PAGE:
Doing the “Heart” Work

A woman smiling and holding a planter full of lettuce. A woman giving a man a jar of food. A girl holding a bowl of pecans. A mural that lists Buy Local Produce.
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Sharing the Bounty

Master Gardener gives back through gardening, food

Story by Susan Collins-Smith • Photos by Kevin Hudson

Susie Harmon laughs when she relates her granddaughter’s observation of her favorite pastime.

 “She tells me all the time, ‘That’s all you do—dig in the dirt,’” Harmon chuckles.

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But, Harmon explains, gardening and canning are her passions. She’s been doing both since she was a child, working alongside her grandparents, parents, aunts, uncles, siblings, and cousins on the family farm in Starkville. She, her 11 siblings, and her cousins still own and work the farm—each one with their own enterprise.

Although Harmon has lived and worked in Tupelo for more than three decades, she has grown a summer and fall garden on the family property in Oktibbeha County every year. She sells some of the produce and canned goods at the Farmers’ Depot in Tupelo, but a lot of it she gives away—a value instilled in childhood.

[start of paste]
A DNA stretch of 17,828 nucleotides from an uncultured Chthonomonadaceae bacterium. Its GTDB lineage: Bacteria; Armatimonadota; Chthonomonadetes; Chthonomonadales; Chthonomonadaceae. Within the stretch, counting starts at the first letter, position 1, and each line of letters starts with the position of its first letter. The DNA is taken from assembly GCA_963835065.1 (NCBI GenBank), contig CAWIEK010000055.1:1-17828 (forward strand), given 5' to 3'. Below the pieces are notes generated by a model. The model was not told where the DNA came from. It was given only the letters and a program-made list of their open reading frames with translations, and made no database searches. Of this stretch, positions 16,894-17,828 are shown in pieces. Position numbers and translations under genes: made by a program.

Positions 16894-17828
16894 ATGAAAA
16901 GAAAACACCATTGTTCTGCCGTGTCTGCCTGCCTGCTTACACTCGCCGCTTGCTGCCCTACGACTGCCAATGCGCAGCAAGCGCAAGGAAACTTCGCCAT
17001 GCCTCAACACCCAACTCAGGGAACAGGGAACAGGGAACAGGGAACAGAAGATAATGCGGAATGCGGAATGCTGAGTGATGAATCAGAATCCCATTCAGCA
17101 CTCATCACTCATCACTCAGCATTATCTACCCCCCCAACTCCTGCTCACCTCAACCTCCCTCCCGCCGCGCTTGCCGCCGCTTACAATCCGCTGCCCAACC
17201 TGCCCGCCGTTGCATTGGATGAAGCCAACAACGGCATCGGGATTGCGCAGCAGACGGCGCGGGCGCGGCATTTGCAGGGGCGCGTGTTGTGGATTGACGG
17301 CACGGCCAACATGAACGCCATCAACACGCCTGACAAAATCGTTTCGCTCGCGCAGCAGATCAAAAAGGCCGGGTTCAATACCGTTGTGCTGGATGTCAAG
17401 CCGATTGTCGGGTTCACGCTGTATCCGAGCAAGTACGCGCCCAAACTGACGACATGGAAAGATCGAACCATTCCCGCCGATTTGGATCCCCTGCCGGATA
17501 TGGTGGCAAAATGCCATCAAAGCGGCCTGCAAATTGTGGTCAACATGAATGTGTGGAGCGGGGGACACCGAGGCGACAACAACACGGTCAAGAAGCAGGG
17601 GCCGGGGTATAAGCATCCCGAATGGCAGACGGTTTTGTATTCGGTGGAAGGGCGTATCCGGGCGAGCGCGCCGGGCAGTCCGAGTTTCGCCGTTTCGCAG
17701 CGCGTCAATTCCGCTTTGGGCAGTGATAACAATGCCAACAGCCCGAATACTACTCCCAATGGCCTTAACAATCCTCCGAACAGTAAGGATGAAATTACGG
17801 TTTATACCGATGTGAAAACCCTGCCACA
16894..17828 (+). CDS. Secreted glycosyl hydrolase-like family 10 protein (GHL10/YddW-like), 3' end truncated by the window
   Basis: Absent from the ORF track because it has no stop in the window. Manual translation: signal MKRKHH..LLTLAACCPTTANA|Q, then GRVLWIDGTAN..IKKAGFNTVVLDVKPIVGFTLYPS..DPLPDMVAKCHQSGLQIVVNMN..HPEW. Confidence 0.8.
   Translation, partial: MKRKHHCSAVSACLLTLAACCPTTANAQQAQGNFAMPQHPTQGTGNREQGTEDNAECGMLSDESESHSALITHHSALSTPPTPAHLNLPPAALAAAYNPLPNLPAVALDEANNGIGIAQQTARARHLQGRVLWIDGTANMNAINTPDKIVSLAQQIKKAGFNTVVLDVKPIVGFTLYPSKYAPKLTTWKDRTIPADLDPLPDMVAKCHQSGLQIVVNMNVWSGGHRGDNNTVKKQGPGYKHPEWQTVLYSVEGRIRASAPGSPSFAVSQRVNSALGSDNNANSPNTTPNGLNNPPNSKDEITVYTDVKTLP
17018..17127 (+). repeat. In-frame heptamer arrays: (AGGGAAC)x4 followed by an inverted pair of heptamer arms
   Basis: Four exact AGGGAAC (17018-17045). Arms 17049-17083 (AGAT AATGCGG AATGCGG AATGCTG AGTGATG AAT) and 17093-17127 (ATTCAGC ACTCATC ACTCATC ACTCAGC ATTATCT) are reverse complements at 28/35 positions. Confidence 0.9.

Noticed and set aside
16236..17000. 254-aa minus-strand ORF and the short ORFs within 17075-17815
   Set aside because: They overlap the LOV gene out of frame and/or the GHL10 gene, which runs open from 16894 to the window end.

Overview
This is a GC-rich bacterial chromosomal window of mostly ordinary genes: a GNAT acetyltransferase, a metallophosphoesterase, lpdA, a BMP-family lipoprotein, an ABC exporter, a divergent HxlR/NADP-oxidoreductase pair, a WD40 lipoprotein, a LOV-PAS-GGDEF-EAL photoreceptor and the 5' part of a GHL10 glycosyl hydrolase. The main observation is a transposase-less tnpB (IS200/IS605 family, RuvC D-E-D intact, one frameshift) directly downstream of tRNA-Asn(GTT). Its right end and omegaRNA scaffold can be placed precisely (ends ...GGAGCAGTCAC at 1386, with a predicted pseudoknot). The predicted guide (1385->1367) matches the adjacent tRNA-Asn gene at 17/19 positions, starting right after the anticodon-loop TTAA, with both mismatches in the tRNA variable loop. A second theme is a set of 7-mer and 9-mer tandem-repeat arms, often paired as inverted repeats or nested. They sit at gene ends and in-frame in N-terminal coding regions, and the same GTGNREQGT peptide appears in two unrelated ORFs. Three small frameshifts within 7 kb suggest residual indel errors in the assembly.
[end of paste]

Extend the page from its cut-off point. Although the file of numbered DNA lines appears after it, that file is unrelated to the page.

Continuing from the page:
“On Sundays, I do a food ministry,” says Harmon, a retired Tupelo Public School District social worker. “I deliver to some people who are sick or shut-in, and other people come by and pick it up. I also deliver to some of the homeless people in town. As I meet different people, they let me know who needs help.”

Many times, that is a hot meal, but sometimes it’s other needs, including working in someone’s garden. Harmon said she is always looking for ways to give. Enrolling in the Master Gardener volunteer program 13 years ago helped her learn more about her favorite way to minister to people’s needs: gardening.

“My neighbor told me about it because she thought I would be interested in it,” Harmon says. “I know how to grow things, but there was a lot of stuff I didn’t know about gardening. I learned more about the science of it—plants, soil pH, grafting, propagating, and planting seeds.”

The Mississippi State University Extension Service trains Master Gardener volunteers to help educate their communities about horticulture topics based on university research and recommendations.

Susan McGukin, Extension program associate and Lee County Master Gardener coordinator, says the program has something to offer gardeners of all levels.

“Although Susie had a wealth of gardening knowledge prior to taking the course, she wanted to expand on that knowledge and be able to assist others,” McGukin explains. “By being involved in the program, she has had the opportunity to meet university experts, learn about new vegetable cultivars that do well in our area, and make connections she can contact if she has a question.”

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